Komiža (Italian: Comisa) is a town, harbour and municipality on the western coast of the island of Vis in the Adriatic sea; population of 1677 residents.
Komiža is located at the foot of the Hum hill (587 m). An average air temperature in January is 8.9 °C. Economy is based on farming, winemaking, fishing and fish processing, seafaring and in recent times on tourism. The fisherman are noted for their Falkuša vessels. On the eastern coast of the bay are large sand and pebble beaches (Kamenica, Gusarica, Nova Posta, Velo Zalo).
Komiža has two roads that connect it with the town of Vis, the only town being connected with Split by ferry line — they are the D117 state road and a county road.
Situated in a deep bay, whose eastern coast abounds with large pebble beaches (Kamenica, Gusarica, Nova Posta, Velo Zalo), Komiza offers excellent visitor opportunities: quality accommodation (hotel, apartments), a number of cultural and historic sites, monasteries and fortresses. It is famous for its fishermen (fishermen from Komiza are also known in San Pedro, California. Many families of Plaquemines Parish, Louisiana have ancestors that came from Komiza, Dalmatia a century and half ago so that fish and other seafood are traditionally served daily. Traditionally the fisherman used the falkuša, a unique wooden sailboat that is tapered narrowly on both ends.
Sports and recreational facilities include three boccia courts, as well as various playgrounds for basketball, handball and football. Water sports and diving are part of the towns summer activities. Komiza is famous for its wines.
The special atmosphere of summer evenings is supplemented by performances of harmony-singing groups (Klape), children’s choirs on the coastal promenade or in one of local restaurants. Exhibitions and other cultural events are regularly organised, especially when the Croatians from the USA are visiting. Komiza natives visit their mother country on a regular basis.
The settlement was first mentioned in the 12th century. The citadel (kaštel) in the port was built in 1585.
In the 13th century, the Benedictines founded the monastery of St. Nicholas, so-called Muster on an elevation above the settlement. The oldest core of the monastery is a one-nave Romanesque church with a semicircular apse from the 13th century.
In the period of the 14th-17th century a large five-nave church was built: its central nave dates back to the beginning of the 16th century and the large Baroque sanctuary to 1652. Two high square towers in Romanesque style have been preserved of the original monastery fortifications; the tower above the church front was converted into a bell tower in 1770.
The church of Our Lady of Gusarica (Lady of Pirates)consists of three one-nave churches of the same size, which are connected with arches in the interior. The oldest of them is the middle church (16th c.), while the side churches date back to the 17th and the 18th centuries. The church features Baroque altars, an organ from 1670 and an outstanding silver relief of Our Lady of the Rosary from the 17th century.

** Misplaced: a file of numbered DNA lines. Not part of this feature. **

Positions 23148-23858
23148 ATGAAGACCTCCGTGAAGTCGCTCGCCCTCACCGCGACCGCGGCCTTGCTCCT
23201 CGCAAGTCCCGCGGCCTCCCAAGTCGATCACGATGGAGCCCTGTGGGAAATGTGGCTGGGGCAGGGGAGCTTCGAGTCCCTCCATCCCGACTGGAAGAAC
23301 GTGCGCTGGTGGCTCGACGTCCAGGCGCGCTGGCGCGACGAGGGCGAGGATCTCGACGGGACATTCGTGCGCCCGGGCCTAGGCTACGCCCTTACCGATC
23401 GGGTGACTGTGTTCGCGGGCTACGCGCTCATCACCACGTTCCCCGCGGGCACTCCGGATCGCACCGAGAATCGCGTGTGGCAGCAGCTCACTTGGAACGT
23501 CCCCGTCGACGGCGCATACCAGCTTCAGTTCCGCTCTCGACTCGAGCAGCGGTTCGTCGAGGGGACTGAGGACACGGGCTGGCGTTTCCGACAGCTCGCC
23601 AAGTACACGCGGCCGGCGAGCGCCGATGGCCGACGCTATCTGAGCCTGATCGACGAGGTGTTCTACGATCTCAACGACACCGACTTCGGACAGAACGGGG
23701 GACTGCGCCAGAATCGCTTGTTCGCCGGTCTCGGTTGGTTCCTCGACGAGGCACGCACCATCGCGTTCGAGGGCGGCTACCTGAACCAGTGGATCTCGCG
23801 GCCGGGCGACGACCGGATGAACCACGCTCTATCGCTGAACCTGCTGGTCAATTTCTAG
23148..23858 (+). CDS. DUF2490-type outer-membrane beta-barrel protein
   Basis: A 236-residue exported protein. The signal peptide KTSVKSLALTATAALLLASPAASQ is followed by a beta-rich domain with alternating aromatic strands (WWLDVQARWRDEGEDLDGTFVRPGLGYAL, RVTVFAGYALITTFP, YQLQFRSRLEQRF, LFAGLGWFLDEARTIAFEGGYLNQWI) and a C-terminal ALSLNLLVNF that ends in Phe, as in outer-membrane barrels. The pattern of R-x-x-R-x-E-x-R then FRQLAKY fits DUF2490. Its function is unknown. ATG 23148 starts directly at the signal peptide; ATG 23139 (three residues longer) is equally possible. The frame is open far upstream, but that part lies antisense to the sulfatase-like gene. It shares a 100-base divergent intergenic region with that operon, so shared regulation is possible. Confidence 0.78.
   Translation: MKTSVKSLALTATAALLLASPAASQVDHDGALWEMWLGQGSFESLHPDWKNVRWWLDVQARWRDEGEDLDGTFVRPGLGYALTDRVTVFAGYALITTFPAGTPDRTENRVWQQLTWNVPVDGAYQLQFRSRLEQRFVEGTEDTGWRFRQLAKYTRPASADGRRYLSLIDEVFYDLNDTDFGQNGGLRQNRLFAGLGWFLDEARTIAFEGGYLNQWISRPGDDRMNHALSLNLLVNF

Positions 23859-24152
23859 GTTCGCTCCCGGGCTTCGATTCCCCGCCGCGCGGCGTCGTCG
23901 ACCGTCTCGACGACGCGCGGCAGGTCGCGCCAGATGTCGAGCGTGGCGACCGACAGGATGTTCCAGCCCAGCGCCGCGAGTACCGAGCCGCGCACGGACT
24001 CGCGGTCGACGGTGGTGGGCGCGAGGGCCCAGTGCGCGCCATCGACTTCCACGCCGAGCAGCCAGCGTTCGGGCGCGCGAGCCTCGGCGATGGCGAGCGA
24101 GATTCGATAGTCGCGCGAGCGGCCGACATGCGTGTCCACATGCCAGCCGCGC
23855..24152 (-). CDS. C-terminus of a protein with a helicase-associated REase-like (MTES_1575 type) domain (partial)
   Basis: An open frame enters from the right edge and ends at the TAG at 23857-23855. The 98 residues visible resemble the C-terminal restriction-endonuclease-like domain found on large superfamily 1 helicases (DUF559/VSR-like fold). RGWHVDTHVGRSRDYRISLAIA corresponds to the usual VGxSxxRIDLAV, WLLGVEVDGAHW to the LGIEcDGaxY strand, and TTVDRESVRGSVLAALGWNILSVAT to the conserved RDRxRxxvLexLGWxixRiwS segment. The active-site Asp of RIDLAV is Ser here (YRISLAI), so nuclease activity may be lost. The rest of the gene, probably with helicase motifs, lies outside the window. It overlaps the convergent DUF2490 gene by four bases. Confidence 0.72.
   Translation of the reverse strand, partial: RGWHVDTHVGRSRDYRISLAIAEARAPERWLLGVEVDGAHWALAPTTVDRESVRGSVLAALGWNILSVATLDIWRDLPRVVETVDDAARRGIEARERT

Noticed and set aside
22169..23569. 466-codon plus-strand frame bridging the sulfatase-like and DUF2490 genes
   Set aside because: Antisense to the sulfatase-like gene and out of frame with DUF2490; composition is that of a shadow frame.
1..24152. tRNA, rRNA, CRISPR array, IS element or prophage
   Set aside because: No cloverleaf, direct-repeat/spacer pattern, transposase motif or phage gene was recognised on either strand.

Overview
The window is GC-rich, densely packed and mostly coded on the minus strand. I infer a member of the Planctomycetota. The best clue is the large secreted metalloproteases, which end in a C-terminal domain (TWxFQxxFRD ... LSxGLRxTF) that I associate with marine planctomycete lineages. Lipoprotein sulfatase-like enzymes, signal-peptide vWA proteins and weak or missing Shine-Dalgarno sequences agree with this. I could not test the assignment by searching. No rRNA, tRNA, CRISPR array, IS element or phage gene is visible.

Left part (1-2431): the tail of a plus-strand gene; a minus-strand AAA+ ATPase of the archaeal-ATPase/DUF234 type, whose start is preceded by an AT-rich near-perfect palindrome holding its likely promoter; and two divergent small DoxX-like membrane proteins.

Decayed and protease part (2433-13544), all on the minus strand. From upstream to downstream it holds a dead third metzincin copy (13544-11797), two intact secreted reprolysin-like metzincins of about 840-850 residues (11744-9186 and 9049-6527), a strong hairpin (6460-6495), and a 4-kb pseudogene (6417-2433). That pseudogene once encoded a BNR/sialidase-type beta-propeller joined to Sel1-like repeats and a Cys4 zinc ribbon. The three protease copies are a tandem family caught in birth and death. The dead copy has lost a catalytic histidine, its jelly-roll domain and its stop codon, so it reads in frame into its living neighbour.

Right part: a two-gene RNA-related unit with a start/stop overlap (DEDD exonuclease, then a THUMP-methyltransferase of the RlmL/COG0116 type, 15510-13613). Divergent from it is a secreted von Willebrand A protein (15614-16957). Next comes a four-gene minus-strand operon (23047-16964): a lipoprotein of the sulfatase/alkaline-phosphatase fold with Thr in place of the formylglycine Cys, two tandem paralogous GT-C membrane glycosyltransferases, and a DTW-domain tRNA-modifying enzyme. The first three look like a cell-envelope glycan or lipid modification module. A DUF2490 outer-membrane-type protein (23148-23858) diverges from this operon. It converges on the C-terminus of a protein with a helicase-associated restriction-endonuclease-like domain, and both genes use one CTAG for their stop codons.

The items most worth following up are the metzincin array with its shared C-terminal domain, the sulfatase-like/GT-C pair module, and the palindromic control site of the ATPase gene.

The fortified church of St. Roch (Rocco) was erected in 1763, and the church of Our Lady of the Seven Sorrows (the New Church) dates back to 1756.
The Art Nouveau building of the Community Centre from the beginning of the 20th century is a work by the architect A. Bezic; the Memorial Centre was designed by S. Planic, the author of the reliefs and mosaics is B. Mardesic. The Gallery of Duro Ti-ljak has been open in Komiža since 1966, and since 1984 also the Gallery of Boris Mardesic.
Komiza is located on the island of Vis which is the most distant large island in the Central Dalmatian coast. Vis is centered on 90.3 square kilometers of land. Its widest point spans 17 kilometers and from north to south its maximum length is 8 kilometers. It is approximately 45-55 kilometers from the Dalmatian coastline to the island of Vis. The coastline of Vis measures 76.7 kilometers long and is marked by bays, coves and natural ports.
Komiza experiences warm and temperate winters with warm to hot summers with the landward breeze making it the most moderate climate in the Republic of Croatia. The climate allows for Tropical and Mediterranean vegetation, including palms, carobs, olives, grapes and lemons. The average rainfall is about 750mm per square meter. The island of Vis has more natural sources of drinking water from the natural spring water reservoirs. The island is also home to twelve distinct types of island vegetation. Vis has been marked as one of the ten most environmentally preserved islands in the Mediterranean by the World Organization for Environmental Protection.
Komiža is well known for its close proximity to the island of Bisevo which is visited by 10,000 tourists each year who come to see the unique Blue Cave (Modra Spilja) in the Adriatic Sea. Visitors can also see the St. Nicholas’ Convent monastery from the 13th century, the Kastel (Venetian Tower) in the harbor from the 16th century or Baroque sanctuary from the 16th century.
Komiza is home to Joze Borcic’s international ballet school where students perform ballet, pop, and modern jazz dances during the summer for the town entertainment.
The harbour master is also worth a visit. With his big moustache, he is the local attraction. Some people would even modify their initial plans to enjoy it longer. But that comes at a price, 3600 Kuna, and that’s if you are lucky.
Among the other attractions is the annual celebration of Komiža’s fishing heritage, Ribarska Noč (Fisherman’s Night). The festival features fireworks, many types of traditional food, souvenir shops, ice cream stands, and a children’s kayak